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Tragic night turns to celebration

Pilot Joshua Jones mingles with some of the first responders during a Jan. 9 get together for all involved in the helicopter crash. (Beth Leipholtz | Echo Press) 1 / 3
Flight nurse Scott Scepaniak (left) was on board the North Memorial Health Care helicopter that crashed on the shore of Lake Winona in September. (Beth Leipholtz | Echo Press) 2 / 3
Miles Weske, a flight paramedic, was the most seriously injured in the Sept. 17 helicopter crash in Alexandria. He suffered fractures of his C2 and C3 vertebrae, a liver laceration, multiple broken ribs, a broken sternum, broken femur, broken ankle, collapsed lungs and blood in his lungs. (Beth Leipholtz | Echo Press) 3 / 3

The last time many first responders saw North Memorial pilot Joshua Jones, flight paramedic Miles Weske and flight nurse Scott Scepaniak, the circumstances were tragic and the future of the three was uncertain.

On Monday, Jan. 9, first responders again came face-to-face with the three — but this time was under far happier circumstances, as the Douglas County Hospital hosted a get-together for all those involved with the Sept. 17 helicopter crash on the shore of Lake Winona in Alexandria.

Many of those gathered Monday were present during and in the aftermath of the crash, ranging from first responders, to family members, to hospital staff. While Jones, Weske and Scepaniak looked on, members of the North Memorial community recalled that early morning in September. The helicopter, originally destined for the hospital, was forced by deteriorating weather conditions to try to land at Alexandria Municipal Airport. Instead, it crashed in the trees behind a home on Lakeside Drive.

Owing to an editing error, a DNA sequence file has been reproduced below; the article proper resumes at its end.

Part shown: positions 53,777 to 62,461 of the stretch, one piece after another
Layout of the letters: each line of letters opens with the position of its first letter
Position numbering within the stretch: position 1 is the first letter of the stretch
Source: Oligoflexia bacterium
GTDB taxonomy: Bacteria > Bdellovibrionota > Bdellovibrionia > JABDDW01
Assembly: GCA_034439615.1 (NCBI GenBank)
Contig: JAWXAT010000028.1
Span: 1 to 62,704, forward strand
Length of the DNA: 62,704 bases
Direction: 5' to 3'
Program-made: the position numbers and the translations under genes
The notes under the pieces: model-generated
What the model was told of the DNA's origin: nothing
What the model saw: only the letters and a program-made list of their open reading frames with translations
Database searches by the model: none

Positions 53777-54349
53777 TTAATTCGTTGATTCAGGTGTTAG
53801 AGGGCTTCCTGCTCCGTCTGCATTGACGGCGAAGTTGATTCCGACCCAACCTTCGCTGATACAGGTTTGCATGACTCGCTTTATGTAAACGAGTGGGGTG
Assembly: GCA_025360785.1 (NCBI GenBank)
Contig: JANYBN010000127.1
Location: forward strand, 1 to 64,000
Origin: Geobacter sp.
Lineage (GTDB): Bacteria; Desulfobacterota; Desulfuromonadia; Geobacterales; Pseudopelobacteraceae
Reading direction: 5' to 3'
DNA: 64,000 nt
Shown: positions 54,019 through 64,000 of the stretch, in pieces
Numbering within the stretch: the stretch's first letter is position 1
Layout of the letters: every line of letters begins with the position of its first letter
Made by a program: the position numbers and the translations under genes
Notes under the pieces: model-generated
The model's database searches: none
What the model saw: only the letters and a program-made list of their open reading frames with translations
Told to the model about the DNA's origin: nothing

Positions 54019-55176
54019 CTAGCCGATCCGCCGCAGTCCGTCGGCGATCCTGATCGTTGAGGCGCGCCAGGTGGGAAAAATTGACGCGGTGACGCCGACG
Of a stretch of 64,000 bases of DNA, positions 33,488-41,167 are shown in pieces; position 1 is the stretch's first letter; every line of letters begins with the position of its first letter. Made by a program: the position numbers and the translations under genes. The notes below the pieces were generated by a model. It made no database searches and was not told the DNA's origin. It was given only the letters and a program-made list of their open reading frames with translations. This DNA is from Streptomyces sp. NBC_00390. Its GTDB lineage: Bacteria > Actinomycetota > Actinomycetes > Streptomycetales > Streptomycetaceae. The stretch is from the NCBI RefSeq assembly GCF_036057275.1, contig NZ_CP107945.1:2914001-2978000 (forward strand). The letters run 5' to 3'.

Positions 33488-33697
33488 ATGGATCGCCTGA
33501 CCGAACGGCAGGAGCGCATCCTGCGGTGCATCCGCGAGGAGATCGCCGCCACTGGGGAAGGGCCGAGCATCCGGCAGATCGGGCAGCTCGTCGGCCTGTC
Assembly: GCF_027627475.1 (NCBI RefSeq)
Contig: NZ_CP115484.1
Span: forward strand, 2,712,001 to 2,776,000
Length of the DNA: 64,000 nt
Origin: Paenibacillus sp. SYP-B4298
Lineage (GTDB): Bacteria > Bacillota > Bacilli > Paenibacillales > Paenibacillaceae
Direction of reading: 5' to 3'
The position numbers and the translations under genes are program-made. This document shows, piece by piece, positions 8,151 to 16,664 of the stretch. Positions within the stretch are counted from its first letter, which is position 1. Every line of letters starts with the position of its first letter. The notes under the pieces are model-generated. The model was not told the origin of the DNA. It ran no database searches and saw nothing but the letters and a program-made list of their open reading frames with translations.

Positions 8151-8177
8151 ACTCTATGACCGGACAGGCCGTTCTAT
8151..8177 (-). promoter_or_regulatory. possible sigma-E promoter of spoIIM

"On that early morning, it was quite a stunning call we got," said Pat Coyne, president of North Memorial EMS, as he addressed the crowd. "We train all the time for things like this. It's part of our industry practice to do that. But you never think it's really going to happen. ... That call came in about 2 in the morning and all the sudden it's like, 'This is the real deal and these are our people and this is really scary.'"

Dan Johnson, director of North Memorial Air Care, expressed his thanks for those who responded to the crash quickly — both citizens and emergency personnel.

"You guys came from a restful night in Alexandria," he said. "People were tucked in their beds in the community here ... and in an instant, life changed. In an instant we had to create heroes of our own. We had to create heroes that didn't know they were going to be heroes that night, people who were in their house and responded to the event. Some of them ran down the street in their bare feet without any shoes on. And those were the true heroes there."

North Memorial CEO Kevin Croston thanked the emergency responders in Alexandria for their teamwork.

"The Douglas County Sheriff's Office was really instrumental in moving things along," he said. "The Alexandria Fire Department was nothing short of fabulous from what I heard, and the Alexandria Police Department also played a role. So it was an overall community effort."

Carl Vaagenes, CEO of Douglas County Hospital, addressed the three survivors.

"I just want to let you know how thankful we are that you guys are here tonight and are able to be with us today," he said. "That night was a tragic night, but this is a celebration."

As for Jones, Scepaniak and Weske? They just wanted to make it clear that the real heroes were all those who responded that early morning.

"They're the ones who deserve to be in the paper, not us," Weske said.

Beth Leipholtz

Beth is a reporter at the Echo Press. She graduated from the College of Saint Benedict in May 2015 with a degree in Communication and Hispanic Studies. Journalism has always been her passion, but she also enjoys blogging and graphic design. In her spare time, she's most likely at Crossfit or at home with her boyfriend and three dogs.

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